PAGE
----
Music Education Hubs bring together organisations such as local authorities, schools and community organisations at a local level to provide music education. According to Yogesh Dattani, Head of Ealing Music Hub, the renewed National Plan for Music Education provides good opportunities for inclusive music education and whilst funding remains a challenge, engaging with music hubs can help schools provide a diverse musical offer ‘for everyone, not just the few’.

Creative approaches can be particularly beneficial for children who are not able to access mainstream education. Alex Evans, Artistic Director and CEO of Kazzum Arts explained how creativity and arts-based activities are central to Kazzum’s trauma-informed approach to working with young people in setting such as pupil referral units and alternative provision.

“We see creativity inside pupil referral units and alternative provision as vital protective factors to support a child or young person through adverse experiences” – Alex Evans

Children who have experienced trauma, who are from disadvantaged backgrounds, have special educational needs, are from minoritised communities or are care experienced are more likely to be excluded from mainstream education and this has a lasting impact into adulthood, including in relation to mental health and wellbeing. Kazzum’s artists work with small groups over a year and use creativity to facilitate relationship building, whilst allowing the young people the freedom to decide how they will use creativity to meet their needs. Co-production is key. Alex noted that the long-term nature of the intervention was essential to build relationships, and that consistent funding from across arts and education sectors is required to make this work.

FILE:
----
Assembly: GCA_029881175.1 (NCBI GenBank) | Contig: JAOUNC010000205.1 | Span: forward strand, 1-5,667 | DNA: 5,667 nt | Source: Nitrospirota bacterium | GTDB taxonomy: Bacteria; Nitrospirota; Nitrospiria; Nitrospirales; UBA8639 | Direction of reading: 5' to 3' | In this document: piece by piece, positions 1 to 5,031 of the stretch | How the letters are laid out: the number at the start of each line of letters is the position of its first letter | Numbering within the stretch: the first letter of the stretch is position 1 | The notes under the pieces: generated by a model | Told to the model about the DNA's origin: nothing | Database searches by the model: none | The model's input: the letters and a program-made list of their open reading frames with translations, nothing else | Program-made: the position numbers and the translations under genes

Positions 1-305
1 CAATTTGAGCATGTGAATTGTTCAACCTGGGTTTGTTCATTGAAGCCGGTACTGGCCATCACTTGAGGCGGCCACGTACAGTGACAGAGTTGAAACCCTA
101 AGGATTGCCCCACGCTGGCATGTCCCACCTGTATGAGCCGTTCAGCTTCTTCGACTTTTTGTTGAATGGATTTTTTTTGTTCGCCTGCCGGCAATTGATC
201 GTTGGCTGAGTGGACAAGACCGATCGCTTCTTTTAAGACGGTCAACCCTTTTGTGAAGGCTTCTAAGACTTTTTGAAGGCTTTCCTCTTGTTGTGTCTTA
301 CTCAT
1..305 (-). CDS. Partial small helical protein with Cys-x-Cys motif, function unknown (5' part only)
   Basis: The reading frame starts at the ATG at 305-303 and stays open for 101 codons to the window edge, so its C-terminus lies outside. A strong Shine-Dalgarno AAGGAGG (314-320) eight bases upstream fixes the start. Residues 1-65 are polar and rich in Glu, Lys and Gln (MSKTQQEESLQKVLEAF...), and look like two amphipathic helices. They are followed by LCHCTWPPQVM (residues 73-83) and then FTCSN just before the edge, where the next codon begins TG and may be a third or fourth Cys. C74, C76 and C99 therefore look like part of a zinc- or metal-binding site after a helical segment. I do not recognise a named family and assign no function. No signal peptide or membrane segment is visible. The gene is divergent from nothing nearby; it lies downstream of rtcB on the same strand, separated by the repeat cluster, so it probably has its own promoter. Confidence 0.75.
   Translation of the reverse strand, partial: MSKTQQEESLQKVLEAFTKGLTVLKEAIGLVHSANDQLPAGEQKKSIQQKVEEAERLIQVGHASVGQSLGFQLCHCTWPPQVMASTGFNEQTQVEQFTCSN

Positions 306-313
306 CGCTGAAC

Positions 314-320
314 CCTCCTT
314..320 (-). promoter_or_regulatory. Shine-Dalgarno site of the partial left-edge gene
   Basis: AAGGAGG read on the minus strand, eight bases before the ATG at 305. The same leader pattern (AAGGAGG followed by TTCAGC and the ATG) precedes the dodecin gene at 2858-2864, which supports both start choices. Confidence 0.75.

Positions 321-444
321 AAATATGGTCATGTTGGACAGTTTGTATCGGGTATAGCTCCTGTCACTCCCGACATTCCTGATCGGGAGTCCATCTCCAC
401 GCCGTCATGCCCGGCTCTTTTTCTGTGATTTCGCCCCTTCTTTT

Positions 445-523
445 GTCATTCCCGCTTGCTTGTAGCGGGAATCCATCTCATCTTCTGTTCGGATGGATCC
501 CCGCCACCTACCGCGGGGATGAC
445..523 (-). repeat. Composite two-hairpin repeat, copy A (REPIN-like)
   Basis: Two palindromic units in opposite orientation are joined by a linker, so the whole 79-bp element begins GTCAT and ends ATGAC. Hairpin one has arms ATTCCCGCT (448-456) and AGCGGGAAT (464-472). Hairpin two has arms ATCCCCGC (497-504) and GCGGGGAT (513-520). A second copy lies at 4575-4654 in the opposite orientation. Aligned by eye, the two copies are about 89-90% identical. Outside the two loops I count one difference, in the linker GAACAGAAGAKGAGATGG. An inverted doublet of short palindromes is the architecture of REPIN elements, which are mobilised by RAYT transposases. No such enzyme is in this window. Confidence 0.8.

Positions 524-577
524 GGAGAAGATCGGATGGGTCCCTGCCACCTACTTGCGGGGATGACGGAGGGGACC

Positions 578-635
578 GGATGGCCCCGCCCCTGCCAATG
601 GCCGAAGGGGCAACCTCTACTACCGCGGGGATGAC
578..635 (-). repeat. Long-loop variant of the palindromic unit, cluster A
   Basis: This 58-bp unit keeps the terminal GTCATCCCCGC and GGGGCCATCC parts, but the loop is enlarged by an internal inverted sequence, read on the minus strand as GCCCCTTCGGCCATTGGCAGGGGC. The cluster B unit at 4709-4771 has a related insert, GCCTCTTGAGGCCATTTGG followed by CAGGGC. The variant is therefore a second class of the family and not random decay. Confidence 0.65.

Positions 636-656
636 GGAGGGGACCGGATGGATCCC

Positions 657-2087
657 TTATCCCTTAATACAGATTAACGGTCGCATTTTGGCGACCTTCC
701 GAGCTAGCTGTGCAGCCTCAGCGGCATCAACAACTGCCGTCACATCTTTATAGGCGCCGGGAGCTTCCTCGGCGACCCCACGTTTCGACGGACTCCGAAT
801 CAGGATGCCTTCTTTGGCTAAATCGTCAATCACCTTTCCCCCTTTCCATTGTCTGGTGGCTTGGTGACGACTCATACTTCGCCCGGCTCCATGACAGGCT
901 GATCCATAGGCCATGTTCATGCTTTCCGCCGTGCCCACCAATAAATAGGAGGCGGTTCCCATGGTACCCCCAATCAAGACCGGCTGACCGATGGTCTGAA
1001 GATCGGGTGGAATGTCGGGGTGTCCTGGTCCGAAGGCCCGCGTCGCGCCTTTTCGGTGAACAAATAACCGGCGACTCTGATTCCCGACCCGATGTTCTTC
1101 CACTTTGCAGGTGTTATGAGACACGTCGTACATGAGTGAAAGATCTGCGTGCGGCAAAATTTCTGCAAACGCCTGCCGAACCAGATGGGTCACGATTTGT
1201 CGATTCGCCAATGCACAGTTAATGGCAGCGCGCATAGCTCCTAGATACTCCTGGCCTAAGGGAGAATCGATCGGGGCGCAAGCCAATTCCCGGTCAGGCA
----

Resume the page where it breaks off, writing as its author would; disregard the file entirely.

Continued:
Cara Verkerk is Art Room Project Manager at Place2Be. Place2Be is a children’s mental health charity with a focus on prevention and early intervention, working in 600 schools across the UK. As well as providing creative therapies in school settings, they provide workshops, resources and staff training to support schools to use creativity to support health and wellbeing as part of a whole school approach. For Cara, schools are an ideal setting for creative wellbeing activities. A large proportion of mental health conditions are established by age 14, and given the time children spend in school, this is an opportunity for prevention and to spot the early signs and provide support.

“Creative wellbeing work, if it is really integrated into schools existing support systems, can be a tool to spot mental ill-health and for a whole school approach to mental health to flourish.” – Cara Verkerk

Creativity for young people’s mental health and wellbeing

Throughout the session our speakers cited numerous benefits of engaging with creativity and the arts in the education system that they have observed through their programmes. These include improved overall wellbeing, the development of life skills such as confidence, resilience, teamwork, and the ability to perform in public and deal with nerves, as well as emotional skills including empathy, self-esteem, agency, emotional expression and regulation, and the ability to form relationships. In sessions focussed on mental wellbeing, creative activities provided a safe space for self-expression, without the need to use words. In alternative provision settings, creative activities helped children to build a sense of connection with the education system. Arts activities in the outdoors additionally provided children with a sense of connectedness with nature.